If you are not a fan of the University of Tennessee then you have no idea who this guy is. His name is Matt Sims and he stepped in for our injured starting quarterback this week against the #1 team in the country. Things really didn’t go well for Matt because of one thing. He had tunnel vision. Matt threw a few interceptions at big times in the game because he was locked in on one receiver and did not look for the other players who were open. Tunnel vision in ministry will kill you in the long run because you will miss other opportunities that will help your team advance. I see this play out for leaders all the time. They think their idea is the best way to solve an issue and they fight for their good idea over an idea that might be great. When we allow tunnel vision to control our leadership decisions then we often choose the live in the good at the expense of the great. You know you are a leader with tunnel vision when…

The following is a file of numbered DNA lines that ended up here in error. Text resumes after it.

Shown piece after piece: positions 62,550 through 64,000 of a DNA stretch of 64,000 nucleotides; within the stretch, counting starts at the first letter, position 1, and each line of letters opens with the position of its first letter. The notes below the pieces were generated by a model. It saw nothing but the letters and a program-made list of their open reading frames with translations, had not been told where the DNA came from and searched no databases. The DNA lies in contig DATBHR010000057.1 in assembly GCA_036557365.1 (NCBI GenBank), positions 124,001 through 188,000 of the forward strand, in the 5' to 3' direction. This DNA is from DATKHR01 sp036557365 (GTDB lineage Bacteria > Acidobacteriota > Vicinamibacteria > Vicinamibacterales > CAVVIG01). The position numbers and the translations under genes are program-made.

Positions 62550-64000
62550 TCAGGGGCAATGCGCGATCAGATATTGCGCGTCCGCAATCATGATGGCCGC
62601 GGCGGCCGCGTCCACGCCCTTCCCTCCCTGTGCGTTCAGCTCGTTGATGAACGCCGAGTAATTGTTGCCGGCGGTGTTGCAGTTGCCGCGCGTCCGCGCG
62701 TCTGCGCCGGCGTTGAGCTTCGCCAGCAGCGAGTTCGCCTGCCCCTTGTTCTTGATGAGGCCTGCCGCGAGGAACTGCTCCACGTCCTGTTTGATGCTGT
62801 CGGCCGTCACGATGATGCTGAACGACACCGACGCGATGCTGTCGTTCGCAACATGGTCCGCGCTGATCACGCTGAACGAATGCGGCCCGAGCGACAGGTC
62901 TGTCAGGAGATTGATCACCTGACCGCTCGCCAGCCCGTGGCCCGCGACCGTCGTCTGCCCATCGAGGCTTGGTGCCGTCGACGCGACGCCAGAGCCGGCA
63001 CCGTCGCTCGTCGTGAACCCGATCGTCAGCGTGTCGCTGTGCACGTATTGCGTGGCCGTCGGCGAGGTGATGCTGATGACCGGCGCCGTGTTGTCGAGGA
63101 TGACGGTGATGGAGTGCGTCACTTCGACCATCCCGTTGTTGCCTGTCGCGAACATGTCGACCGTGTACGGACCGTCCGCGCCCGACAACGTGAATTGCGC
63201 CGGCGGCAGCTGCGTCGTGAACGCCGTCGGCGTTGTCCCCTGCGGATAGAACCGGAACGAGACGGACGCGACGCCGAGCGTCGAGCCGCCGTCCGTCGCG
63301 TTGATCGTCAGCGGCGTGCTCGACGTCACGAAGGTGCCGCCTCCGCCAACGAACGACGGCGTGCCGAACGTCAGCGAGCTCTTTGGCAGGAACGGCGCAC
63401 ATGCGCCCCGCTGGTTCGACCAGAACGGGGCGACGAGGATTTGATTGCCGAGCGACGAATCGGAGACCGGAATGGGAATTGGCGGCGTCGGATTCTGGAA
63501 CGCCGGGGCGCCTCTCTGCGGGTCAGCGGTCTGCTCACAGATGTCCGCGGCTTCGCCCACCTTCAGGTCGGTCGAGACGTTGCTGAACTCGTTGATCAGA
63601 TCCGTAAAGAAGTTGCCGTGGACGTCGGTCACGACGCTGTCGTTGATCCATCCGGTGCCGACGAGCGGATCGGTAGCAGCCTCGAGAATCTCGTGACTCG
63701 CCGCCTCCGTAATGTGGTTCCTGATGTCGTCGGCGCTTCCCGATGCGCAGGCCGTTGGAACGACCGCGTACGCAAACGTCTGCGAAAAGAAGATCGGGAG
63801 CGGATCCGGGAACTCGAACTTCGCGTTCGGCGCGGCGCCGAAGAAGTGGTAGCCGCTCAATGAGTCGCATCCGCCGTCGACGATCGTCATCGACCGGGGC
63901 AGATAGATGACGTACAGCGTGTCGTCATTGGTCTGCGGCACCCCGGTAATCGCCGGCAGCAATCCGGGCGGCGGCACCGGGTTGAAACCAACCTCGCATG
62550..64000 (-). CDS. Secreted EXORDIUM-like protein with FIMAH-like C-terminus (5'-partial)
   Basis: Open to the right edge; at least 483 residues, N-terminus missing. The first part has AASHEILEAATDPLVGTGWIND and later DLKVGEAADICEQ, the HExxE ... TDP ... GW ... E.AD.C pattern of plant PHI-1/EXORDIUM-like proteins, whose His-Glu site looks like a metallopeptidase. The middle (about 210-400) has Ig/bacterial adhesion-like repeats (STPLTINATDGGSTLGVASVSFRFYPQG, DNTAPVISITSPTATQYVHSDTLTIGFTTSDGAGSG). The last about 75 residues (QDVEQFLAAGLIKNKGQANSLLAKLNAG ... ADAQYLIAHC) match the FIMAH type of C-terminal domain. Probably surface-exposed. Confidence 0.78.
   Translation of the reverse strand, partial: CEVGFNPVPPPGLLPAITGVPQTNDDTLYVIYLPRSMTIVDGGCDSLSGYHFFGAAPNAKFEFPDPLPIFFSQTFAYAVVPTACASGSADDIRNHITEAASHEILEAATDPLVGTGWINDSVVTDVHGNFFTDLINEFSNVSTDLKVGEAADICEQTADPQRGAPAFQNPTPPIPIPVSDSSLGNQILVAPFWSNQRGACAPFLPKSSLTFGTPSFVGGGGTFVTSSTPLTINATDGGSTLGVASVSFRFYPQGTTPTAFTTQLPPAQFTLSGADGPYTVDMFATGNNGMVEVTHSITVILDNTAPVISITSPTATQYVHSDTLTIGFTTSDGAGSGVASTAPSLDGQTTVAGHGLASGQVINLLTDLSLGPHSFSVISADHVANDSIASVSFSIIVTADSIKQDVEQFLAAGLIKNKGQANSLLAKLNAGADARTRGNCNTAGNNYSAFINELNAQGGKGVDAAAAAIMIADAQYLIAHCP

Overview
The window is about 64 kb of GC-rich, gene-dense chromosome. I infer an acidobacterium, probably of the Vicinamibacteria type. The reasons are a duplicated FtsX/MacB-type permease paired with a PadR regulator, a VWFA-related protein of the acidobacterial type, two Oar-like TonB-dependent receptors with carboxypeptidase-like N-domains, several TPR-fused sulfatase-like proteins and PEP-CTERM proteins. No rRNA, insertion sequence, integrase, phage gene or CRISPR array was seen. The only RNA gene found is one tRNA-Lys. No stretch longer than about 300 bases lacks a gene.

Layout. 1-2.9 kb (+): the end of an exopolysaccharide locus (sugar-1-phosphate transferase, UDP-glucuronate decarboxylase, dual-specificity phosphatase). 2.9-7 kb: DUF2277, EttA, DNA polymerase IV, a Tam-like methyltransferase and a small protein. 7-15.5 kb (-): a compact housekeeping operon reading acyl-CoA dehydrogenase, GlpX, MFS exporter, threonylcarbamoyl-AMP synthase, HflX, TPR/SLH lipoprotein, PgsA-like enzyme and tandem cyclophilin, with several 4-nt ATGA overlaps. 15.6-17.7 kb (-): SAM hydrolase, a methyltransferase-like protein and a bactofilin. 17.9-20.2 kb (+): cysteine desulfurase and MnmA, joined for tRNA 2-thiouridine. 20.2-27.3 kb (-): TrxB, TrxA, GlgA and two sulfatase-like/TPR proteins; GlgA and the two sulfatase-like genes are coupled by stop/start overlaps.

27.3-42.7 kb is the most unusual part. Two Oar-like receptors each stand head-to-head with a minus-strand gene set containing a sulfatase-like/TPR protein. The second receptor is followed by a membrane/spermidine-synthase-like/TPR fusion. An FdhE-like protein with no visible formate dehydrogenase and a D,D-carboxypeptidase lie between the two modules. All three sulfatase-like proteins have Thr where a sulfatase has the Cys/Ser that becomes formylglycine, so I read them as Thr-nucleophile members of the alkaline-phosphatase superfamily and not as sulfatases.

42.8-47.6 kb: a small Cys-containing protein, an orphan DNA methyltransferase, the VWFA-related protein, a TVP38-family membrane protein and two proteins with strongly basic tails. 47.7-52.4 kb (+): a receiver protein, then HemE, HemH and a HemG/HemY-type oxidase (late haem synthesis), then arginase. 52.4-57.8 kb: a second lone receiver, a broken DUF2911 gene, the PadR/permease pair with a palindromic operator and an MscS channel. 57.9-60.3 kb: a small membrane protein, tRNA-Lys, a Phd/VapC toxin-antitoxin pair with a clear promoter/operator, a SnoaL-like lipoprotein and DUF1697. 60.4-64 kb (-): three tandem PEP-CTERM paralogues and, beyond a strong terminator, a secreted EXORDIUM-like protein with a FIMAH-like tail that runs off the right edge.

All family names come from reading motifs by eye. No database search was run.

- You constantly want to make sure you get credit for solving a problem.
- You limit the input of others when a problem comes up in your organization.
- You never ask for help when problems arise.
- You fight harder for your idea than you do for forward motion in your organization.
When you are a leader with tunnel vision you will continually make good choices over great ones, demoralize your team, and lose momentum. How do you get beyond it…humility, teamwork, and becoming a learner. Lose your tunnel vision and start being a big picture leader!
This is a great post about a really unfortunate thing we as youth pastors struggle with. I’d say it is most dangerous when we hone in on a certain set of kids and lose sight of the ones God may be trying to get us to reach. Thanks for the reminder!
Ben you are right on…I see it happen also when it comes to leadership concerns in the church. Thanks for the comment!